Dressing Up

Yesterday, I wore a white t-shirt and ripped jeans to work.

I loved the way I looked.

See, I didn’t just wear a white t-shirt and jeans. I also wore a moto jacket, ankle boots, and a turquoise teardrop necklace. I had my hair slicked back in a high ponytail. I wore eyeliner, mascara, and a hint of eye shadow.

In my opinion, I wasn’t wearing clothes. I was wearing an outfit.

Ever since I gave birth (to a healthy baby girl on June 22nd) and knew I wouldn’t be fitting into my size-2s pretty much ever again, I have been interested in cultivating my style. I wanted to take my vague appreciation for fashion and actually live like it. I looked at minimalist fashion blogs (I’m a huge minimalist in theory and a beginning minimalist in practice), created Pinterest boards, and went shopping. I knew I looked younger than my 25 years, but I also knew I could look my age if I tried. I didn’t want to get confused for a teenage mother. I didn’t want the looks of pity that show up when a too-young woman totes around a baby.

After a summer of curating, I have about 40 total articles of clothing (jeans, shirts, shoes, jackets, dresses, skirts…). I learned how to put them together, how to accessorize. I gave away my poor-fitting, over-worn tennis shoes. As a result, I am a new mother with extra baby weight who almost always loves the way she looks. It’s weird.

Now, since I have the habit of comparing everything to writing, here’s the tie-in: any words on a page is writing much in the same way that a “Team Building Exercise ’99” shirt and sweats are clothes. (Bonus points if you get the reference.) Add in metaphors, similes, resonance, and you have the accessories that make the outfit.

Hide the spit-up stains, replace the mis-matched shoes (seriously, do you know how much shoes influence the look of an outfit?!), do your hair. That’s what I’m doing to my manuscript right now.

I use way too many “it seemed like”s and “I feel like”s, even in my fourth draft. I stutter around statements that could be profound if I owned them. I make my dialogue too realistic–with “well”s and “um”s and false starts that look a lot like my daughter’s spit-up does on my brand-new shirts.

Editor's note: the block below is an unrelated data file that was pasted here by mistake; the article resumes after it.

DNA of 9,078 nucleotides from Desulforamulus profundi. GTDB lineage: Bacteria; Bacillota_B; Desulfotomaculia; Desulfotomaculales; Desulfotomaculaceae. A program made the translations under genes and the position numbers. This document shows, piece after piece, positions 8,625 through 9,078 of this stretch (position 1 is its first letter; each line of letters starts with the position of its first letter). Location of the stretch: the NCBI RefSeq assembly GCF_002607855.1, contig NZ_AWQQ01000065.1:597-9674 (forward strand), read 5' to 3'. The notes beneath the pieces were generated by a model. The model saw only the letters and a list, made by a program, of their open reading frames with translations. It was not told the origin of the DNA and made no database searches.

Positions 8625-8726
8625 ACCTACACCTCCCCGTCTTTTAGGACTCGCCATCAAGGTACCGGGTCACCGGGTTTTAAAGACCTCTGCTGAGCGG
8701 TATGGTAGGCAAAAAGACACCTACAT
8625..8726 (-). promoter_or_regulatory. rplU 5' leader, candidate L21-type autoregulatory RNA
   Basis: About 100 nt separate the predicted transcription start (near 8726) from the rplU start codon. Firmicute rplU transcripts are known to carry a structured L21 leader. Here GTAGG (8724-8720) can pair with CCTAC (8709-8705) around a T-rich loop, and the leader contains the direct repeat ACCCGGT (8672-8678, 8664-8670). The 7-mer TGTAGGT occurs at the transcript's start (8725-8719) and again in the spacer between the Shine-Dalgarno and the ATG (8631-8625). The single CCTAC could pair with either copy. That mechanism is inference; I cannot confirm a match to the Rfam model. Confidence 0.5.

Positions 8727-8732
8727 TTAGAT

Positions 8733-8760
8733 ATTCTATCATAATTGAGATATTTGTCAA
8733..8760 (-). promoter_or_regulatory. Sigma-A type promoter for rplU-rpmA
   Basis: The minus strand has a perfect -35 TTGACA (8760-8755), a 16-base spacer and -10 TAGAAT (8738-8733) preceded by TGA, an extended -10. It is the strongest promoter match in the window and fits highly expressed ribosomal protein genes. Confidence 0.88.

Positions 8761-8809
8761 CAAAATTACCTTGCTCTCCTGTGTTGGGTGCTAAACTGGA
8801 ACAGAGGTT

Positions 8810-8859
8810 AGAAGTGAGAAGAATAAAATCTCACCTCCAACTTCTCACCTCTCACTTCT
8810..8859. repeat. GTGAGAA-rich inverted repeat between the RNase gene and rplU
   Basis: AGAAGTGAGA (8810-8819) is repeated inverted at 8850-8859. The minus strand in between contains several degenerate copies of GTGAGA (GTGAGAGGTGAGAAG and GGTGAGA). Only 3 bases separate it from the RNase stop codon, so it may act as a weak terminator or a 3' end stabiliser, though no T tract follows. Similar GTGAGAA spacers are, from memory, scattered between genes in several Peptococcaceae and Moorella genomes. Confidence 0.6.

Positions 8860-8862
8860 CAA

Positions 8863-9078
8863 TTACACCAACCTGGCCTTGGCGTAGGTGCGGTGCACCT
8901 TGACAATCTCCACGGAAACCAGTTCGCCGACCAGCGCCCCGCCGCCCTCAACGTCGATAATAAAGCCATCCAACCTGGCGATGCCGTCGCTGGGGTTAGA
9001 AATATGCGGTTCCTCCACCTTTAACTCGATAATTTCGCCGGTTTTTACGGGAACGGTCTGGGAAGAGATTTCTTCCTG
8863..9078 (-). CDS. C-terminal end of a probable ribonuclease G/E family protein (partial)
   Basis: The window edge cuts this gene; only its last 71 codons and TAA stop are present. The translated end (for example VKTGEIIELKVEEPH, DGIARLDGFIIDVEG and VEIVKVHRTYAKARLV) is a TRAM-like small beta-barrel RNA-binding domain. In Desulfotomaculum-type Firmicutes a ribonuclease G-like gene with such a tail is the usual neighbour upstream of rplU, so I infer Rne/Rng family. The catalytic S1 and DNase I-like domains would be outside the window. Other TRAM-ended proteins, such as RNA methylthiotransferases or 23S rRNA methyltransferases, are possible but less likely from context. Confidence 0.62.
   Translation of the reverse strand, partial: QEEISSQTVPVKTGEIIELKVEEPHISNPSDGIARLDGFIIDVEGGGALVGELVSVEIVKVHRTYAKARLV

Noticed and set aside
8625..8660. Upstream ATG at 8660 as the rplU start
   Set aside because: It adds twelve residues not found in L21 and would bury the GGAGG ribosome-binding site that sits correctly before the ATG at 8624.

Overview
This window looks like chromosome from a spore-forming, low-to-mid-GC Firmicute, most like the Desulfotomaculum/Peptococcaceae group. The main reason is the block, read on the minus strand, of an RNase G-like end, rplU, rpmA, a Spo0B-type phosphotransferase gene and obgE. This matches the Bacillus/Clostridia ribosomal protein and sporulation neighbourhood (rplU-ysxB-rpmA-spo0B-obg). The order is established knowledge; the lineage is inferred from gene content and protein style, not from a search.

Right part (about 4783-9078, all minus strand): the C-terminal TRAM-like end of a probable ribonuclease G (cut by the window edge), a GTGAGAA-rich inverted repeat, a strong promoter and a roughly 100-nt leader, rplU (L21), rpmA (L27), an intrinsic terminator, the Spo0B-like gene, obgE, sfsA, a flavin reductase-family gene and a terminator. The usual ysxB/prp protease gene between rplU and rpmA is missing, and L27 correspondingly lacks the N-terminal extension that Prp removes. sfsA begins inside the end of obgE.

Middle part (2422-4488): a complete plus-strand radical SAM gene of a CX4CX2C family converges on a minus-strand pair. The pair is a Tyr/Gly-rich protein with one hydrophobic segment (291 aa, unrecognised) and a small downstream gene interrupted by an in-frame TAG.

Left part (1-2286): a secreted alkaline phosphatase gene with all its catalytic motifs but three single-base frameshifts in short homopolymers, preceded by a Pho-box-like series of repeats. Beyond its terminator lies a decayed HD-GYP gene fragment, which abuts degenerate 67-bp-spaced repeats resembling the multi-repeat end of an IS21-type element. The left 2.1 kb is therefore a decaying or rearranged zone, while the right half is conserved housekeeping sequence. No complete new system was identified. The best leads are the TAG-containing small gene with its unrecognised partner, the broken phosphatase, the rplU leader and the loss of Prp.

So as I continue to work on dressing up myself in everyday life, I’m in the middle of dressing up my manuscript. One example: “I feel like her wrinkles could tell me many stories and I have only heard a few.” When I wrote that line, I was really proud of it. I thought it was a beautiful way to describe her great-grandmother.

This is what it reads like now: “Her wrinkles are made of stories I won’t have enough time to hear.” Same idea, but without the stuttering and the qualifying that my first draft has. I replaced personification with metaphor, and made the sheer number of stories more obvious–it’s now not that she’s only heard a few. It’s that she’ll never get the chance to hear them all.

How about you? What do you do to dress yourself up? Your words?

Comments

  1. It’s funny, I’m sort of in the same phase right now. Going through and fixing what I thought was already good. *sigh* Sometimes it’s never ending! =) And yay for the new clothes! It’s always such a lift to feel good about yourself(and clothes certainly do that).

  2. Good for you! And a great analogy too – I was particularly struck by “I stutter around statements that could be profound if I owned them.” I’m editing my WIP at the moment too, and that is a truly eye-opening idea. Thanks for the inspiration!

Leave a Reply

Your email address will not be published. Required fields are marked *